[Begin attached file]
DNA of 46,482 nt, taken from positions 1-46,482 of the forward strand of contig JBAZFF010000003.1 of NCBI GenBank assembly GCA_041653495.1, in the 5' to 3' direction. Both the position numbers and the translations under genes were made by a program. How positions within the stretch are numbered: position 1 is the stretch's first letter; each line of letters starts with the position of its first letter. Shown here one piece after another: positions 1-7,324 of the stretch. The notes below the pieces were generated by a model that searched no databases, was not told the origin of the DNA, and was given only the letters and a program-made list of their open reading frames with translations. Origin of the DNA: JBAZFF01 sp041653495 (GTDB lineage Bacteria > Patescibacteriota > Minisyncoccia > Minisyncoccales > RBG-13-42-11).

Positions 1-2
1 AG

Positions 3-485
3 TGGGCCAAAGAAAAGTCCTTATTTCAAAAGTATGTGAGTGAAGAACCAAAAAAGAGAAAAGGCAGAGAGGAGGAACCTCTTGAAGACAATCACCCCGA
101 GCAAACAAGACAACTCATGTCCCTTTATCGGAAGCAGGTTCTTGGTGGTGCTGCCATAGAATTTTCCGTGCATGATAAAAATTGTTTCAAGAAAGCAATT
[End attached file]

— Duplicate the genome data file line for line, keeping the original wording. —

DNA of 46,482 nt, taken from positions 1-46,482 of the forward strand of contig JBAZFF010000003.1 of NCBI GenBank assembly GCA_041653495.1, in the 5' to 3' direction. Both the position numbers and the translations under genes were made by a program. How positions within the stretch are numbered: position 1 is the stretch's first letter; each line of letters starts with the position of its first letter. Shown here one piece after another: positions 1-7,324 of the stretch. The notes below the pieces were generated by a model that searched no databases, was not told the origin of the DNA, and was given only the letters and a program-made list of their open reading frames with translations. Origin of the DNA: JBAZFF01 sp041653495 (GTDB lineage Bacteria > Patescibacteriota > Minisyncoccia > Minisyncoccales > RBG-13-42-11).

Positions 1-2
1 AG

Positions 3-485
3 TGGGCCAAAGAAAAGTCCTTATTTCAAAAGTATGTGAGTGAAGAACCAAAAAAGAGAAAAGGCAGAGAGGAGGAACCTCTTGAAGACAATCACCCCGA
101 GCAAACAAGACAACTCATGTCCCTTTATCGGAAGCAGGTTCTTGGTGGTGCTGCCATAGAATTTTCCGTGCATGATAAAAATTGTTTCAAGAAAGCAATT